While at home, 1795-8, Paget joined Brooks’s Club, the Whig haunt, but made no mark in Parliament. He assumed a militia command, which he resigned when his men refused to serve in Ireland in 1798, but resumed on the advice of the Duke of York. He declined Grenville’s offer of a posting to Madrid in July 1796 and enjoyed the admiration of the Duchess of Rutland, the Prince of Wales and their set.3 When he accepted a posting to Munich in 1798, in a vain endeavour to induce the Bavarians to join the allies, he was pursued by effusive letters from the Prince lamenting the absence of his ‘ever dearest Arthur’ and begging him to seek ‘an honourable situation’ on one of the boards at home, rather than act as ‘one of the sanctioned spies and hidden lamps of Lord Grenville’. Paget was appointed, as his father had wished for him, minister to Berlin in succession to Thomas Grenville* in 1799, but events prevented him from going either there or to Copenhagen, which Lord Grenville suggested instead. He was posted to Palermo to replace Sir William Hamilton who, regarding his arrival as a ‘cabinet job’, snubbed him. Paget, who regarded the posting as a ‘plan to give me the entire management of everything in the Mediterranean, Adriatic Archipelago etc., etc.’, was enthusiastic about it and dismayed to discover that he had been represented to the royal family of Naples as ‘a Jacobin and a coxcomb, a person sent to bully and to carry them bongré malgré back to Naples’, but soon gained their confidence, without finding that he could be ‘of the smallest use’. He returned home frustrated and ‘looking very ill and very thin’ in May 1801 and was not given a posting to St. Petersburg, ‘notwithstanding all the hints’ which the Prince of Wales informed him he had given ‘in various quarters’ (23 Apr. 1801).4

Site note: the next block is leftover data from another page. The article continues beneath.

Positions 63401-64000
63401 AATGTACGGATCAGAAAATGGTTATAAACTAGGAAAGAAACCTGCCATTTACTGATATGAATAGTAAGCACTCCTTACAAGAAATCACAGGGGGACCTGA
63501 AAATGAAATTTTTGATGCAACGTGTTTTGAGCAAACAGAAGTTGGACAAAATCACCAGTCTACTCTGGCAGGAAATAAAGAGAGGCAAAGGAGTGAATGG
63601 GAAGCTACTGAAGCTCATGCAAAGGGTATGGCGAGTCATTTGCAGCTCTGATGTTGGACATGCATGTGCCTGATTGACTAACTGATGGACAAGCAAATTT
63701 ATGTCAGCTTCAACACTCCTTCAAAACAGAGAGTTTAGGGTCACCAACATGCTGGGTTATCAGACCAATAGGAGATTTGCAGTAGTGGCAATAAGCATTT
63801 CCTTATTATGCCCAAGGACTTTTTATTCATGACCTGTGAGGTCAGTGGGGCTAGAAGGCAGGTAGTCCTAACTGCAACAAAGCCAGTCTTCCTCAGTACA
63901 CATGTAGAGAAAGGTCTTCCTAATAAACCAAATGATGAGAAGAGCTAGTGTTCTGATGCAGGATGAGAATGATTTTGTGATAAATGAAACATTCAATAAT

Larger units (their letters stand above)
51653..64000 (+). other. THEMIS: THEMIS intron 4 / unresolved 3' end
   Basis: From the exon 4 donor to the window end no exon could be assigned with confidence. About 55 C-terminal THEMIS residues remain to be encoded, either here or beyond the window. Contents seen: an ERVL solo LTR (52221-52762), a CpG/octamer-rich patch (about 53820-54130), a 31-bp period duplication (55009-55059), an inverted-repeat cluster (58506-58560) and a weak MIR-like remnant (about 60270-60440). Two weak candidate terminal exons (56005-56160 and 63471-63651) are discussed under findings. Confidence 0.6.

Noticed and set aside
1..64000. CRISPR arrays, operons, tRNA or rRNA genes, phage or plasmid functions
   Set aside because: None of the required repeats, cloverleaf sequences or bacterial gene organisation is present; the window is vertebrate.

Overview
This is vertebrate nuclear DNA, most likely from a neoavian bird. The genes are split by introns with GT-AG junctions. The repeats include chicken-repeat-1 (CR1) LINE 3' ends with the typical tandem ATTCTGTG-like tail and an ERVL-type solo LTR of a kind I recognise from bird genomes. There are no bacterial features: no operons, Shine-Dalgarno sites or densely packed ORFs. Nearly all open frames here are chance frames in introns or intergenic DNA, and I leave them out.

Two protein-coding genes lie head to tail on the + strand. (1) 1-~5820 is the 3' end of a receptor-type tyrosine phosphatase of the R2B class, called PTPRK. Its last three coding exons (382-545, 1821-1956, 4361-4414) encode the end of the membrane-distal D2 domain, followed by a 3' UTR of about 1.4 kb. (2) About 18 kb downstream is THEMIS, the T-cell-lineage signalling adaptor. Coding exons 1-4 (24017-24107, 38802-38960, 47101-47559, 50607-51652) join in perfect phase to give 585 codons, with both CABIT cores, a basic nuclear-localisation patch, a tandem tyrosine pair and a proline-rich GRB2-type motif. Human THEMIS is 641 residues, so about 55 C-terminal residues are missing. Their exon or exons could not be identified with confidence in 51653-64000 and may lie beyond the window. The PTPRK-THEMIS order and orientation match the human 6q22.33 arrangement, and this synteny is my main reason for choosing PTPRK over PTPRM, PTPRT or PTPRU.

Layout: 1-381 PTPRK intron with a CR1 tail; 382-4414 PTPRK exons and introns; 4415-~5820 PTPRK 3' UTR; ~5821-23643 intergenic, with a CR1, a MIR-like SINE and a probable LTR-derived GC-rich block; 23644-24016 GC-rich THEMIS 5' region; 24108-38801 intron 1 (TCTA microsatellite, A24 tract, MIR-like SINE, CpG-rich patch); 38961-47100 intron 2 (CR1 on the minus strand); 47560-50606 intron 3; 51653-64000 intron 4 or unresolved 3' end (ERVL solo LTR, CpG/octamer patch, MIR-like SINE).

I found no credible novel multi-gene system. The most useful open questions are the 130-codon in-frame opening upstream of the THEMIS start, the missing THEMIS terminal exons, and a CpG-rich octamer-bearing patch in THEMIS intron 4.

Being ‘decidedly a well wisher’ to Catholic relief, Paget regretted the change of ministry in 1801 and feared that his father would approach Lord Hawkesbury for a post for him, which might ‘be construed into either an open or tacit concurrence of their measures’. He did not want another diplomatic assignment, bearing in mind ‘the insufficiency of the pay and the consequent burden I must be to my father and family’, but ‘the horror I have of what is called a place’ made him prefer to be appointed ‘by an act of government rather than by dint of family interest’ and he would rather lead ‘a quiet and retired life’ than sue for office. In June 1801 he was posted, with Addington’s goodwill, to Vienna, in succession to Lord Minto. For his strenuous though unavailing services to the allied cause while there he was made a privy councillor and knight in 1804. His mother wrote, 30 May 1805:
I feel uncomfortable at the arrangement about [your seat in Parliament], as it looks as if we were never to see you here, though of course if you can come you can resume your situation either in Wales or somewhere else. Your vote would have been of use several times this session.
His father contemplated giving his seat to his younger brother Berkeley and Paget wrote to his mother, 18 Aug. 1805: ‘Your having given Anglesey to Berkeley looks as if you did not mean to see any more of me’ and added, ‘You may depend upon it that during Bonaparte’s life, no family in England at least will be able to boast of the enjoyment of true domestic happiness’.5